Carolyn_maloney Maloney (pictured at left, shot at the downtown library today by Harry Scull) said she doesn't sense the locals necessarily want someone from upstate to succeed Hillary.

"The people I've spoken with are most concerned about what you can do to help the economy in Buffalo," she said.

Well, that's not exactly true, and if you want to make the case you're a downstater who gets it, well, perhaps you should brush up before you head this way.

To be fair, Maloney has some solid credentials, unlike Caroline Kennedy, which means she could get the Senate job, particularly if Gov. Paterson decides credentials are an important consideration - and celebrity is not.

No one less than the esteemed Nicholas Kristof, the Pulitzer Prize winning New York Times columnist with the best social consciousness of anyone in the business, said Maloney deserves serious consideration, asking the question in a recent column:

If Governor Paterson wants to replace Hillary Clinton with another woman, how about Carolyn rather than Caroline?

I'll also give Maloney credit for fielding questions from the public for some 90 minutes at a session at the downtown library sponsored by Be The Change New York. Unlike you know who, whose visit here was limited to private talks with politicians and incidental contact with reporters.

If you want to know more about Maloney, read this, this, this and this, just in from the New York Post.

And for the latest on you know who, go here and here.

Blogging the new year

I've been an avid newspaper reader since I was old enough to read. I grew up in a house where papers were everywhere. We subscribed to The Buffalo News and the Courier-Express. Every day my father brought home from work the New York Times and the New York Post (long before Murdoch got his hands on it). My family had a summer home in Canada, so the Toronto dailies, starting with the Toronto Star, were also staples.

I still read a lot of papers, The News, of course, and I subscribe to The Times, which I find indispensable. And I still pick up the Toronto papers on a regular basis.

But the past couple of years, I find myself reading blogs more than I do online editions of daily newspapers. A lot of them are focused on new media, while others deal with topics I cover. I thought I'd share a few of my favorites that cover the spectrum.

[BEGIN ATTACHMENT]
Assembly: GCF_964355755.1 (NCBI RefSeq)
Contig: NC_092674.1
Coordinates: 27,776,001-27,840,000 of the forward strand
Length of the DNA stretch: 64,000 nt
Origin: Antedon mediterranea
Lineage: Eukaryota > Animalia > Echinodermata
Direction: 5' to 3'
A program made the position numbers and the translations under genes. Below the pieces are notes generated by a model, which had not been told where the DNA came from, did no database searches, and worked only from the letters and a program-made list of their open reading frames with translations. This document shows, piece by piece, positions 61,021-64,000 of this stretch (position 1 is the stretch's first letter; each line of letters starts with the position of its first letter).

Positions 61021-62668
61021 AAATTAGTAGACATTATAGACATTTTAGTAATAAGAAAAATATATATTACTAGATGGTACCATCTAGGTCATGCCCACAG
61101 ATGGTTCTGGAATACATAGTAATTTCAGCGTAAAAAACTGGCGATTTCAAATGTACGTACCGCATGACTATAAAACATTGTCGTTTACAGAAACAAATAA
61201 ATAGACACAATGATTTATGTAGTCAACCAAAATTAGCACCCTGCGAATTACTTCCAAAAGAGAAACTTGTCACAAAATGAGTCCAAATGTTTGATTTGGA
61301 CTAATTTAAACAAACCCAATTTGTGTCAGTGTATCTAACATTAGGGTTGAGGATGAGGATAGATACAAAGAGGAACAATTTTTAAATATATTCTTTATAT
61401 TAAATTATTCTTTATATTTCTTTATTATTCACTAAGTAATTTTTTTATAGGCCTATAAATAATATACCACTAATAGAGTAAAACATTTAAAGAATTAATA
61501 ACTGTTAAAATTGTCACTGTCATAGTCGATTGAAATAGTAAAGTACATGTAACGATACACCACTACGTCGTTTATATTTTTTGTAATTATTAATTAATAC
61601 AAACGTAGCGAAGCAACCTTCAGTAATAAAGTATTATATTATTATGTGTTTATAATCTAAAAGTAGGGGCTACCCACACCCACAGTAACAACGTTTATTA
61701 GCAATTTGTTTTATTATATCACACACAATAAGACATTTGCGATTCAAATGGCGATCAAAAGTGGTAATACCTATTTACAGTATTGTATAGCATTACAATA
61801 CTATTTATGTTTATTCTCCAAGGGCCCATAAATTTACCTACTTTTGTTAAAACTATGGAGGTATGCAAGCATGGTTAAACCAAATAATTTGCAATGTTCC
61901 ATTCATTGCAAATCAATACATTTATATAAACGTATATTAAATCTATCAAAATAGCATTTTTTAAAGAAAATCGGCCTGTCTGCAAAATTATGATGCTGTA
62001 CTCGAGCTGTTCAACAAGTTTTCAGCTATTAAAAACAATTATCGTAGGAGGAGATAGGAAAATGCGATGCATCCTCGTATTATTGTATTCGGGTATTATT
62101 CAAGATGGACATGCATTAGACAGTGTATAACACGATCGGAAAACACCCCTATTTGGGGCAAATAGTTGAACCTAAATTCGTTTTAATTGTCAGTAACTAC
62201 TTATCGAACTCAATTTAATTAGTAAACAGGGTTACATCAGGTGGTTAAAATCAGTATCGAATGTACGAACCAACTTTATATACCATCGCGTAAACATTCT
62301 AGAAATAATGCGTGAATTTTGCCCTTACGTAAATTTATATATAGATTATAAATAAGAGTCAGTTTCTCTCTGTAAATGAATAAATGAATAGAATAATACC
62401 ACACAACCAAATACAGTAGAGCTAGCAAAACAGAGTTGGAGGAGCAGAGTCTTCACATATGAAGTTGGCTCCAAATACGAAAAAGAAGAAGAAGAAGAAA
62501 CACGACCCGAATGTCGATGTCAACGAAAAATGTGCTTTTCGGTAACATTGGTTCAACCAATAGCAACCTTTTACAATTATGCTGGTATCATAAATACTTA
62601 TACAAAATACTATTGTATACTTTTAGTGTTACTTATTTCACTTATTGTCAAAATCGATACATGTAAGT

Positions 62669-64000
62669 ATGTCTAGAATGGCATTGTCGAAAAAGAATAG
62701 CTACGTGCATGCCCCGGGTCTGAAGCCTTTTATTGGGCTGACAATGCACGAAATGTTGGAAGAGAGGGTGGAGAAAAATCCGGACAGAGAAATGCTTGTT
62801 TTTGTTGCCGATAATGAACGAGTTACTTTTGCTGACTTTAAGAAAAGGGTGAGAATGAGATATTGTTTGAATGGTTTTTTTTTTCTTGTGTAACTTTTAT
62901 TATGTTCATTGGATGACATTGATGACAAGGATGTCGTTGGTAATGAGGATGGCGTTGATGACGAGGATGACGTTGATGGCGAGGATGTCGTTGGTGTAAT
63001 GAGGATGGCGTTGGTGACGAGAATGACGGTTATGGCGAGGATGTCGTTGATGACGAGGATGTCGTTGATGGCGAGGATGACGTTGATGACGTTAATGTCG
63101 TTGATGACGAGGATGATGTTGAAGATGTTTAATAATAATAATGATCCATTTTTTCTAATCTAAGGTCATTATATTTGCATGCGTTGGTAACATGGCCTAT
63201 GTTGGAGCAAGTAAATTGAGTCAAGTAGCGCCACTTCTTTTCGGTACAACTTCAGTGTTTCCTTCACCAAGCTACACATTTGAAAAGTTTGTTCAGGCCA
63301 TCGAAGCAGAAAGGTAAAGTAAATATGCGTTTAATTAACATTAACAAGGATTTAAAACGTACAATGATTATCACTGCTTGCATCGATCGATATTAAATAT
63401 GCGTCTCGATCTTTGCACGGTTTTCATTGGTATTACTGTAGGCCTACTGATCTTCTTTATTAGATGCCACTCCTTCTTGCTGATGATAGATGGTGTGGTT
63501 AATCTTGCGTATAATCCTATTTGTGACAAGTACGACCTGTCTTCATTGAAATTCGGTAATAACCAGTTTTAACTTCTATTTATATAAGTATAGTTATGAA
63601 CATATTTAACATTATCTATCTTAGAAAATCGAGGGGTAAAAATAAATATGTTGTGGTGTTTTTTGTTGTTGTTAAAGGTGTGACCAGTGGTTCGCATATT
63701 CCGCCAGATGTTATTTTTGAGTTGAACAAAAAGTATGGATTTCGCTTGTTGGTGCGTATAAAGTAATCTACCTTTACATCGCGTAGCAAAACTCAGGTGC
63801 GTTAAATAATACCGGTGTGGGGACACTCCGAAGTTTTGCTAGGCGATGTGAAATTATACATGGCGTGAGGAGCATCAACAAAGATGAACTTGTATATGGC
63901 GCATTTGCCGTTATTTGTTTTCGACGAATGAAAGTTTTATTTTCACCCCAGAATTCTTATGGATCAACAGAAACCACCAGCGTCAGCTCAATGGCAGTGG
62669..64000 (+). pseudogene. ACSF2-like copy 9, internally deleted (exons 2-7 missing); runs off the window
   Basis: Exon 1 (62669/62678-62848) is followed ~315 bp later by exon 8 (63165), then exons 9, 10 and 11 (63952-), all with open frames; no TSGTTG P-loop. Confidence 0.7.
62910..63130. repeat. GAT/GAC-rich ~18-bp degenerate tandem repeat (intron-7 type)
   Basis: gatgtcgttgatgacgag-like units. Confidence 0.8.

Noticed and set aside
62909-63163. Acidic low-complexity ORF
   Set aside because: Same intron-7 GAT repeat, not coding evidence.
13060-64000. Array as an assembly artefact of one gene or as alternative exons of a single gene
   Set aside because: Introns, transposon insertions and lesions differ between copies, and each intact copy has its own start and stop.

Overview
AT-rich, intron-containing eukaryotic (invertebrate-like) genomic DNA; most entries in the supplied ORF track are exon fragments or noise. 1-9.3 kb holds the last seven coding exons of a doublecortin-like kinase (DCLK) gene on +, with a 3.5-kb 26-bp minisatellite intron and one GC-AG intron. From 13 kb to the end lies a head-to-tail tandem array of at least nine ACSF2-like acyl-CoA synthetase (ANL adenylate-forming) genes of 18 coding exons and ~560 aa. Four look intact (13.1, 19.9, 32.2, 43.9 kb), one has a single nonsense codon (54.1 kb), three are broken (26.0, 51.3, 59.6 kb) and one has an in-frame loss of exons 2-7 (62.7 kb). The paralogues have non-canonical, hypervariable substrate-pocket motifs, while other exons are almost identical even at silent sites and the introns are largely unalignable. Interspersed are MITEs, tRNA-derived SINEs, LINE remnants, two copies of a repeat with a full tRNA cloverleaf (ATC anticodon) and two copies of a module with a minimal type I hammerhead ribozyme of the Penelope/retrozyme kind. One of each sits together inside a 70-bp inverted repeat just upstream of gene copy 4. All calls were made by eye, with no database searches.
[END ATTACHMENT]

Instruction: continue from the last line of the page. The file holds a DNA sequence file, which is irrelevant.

Politico has emerged as a leading source of national political news. RealClearPolitics provides a great index of political coverage. Political blogs published by the New York Daily News and Albany Times Union offer daily digests with links to state political news.

The Buffalo Pundit is the best local political blog. Other local blogs worth a look are Fix Buffalo Today, Niagara Times and Buffalo Rising. And I'm kind of partial to the University Heights Answer Lady.

AlterNet, which is actually a Web site with blogs, provides a good cross-section of left-of-center news and opinion. Sorry, I have no right-wing companion. My readers will be shocked - shocked! - at this.

I've raved before about Gristmill, the environmental blog. DotEarth from the Times is pretty good, too.

SeeThroughNY is great for looking up how the state spends your tax dollars.

AllTop is a really nifty site I recently discovered. Pick a topic and it will give you the most-recent posts from a range of online publications.

I haven't been a fan of Tina Brown, but I like what she's doing with her Daily Beast. Pretty innovative.

If you're interested in media, Jim Romenesko produces a daily digest that a lot of reporters read religiously, Newspaper Death Watch chronicles the demise of the industry and BuzzMachine points the way to the future. All highly recommended for those into such things.

Completely off point, fellow New York Yankee fans will enjoy Sliding Into Home. For hockey fans, Kukla's Korner provides a good daily digest of coverage and James Mirtle is the best of the hockey bloggers.

But enough from me. What are your favorites? I'm especially interested in blogs that make sense of the economic meltdown and bailout.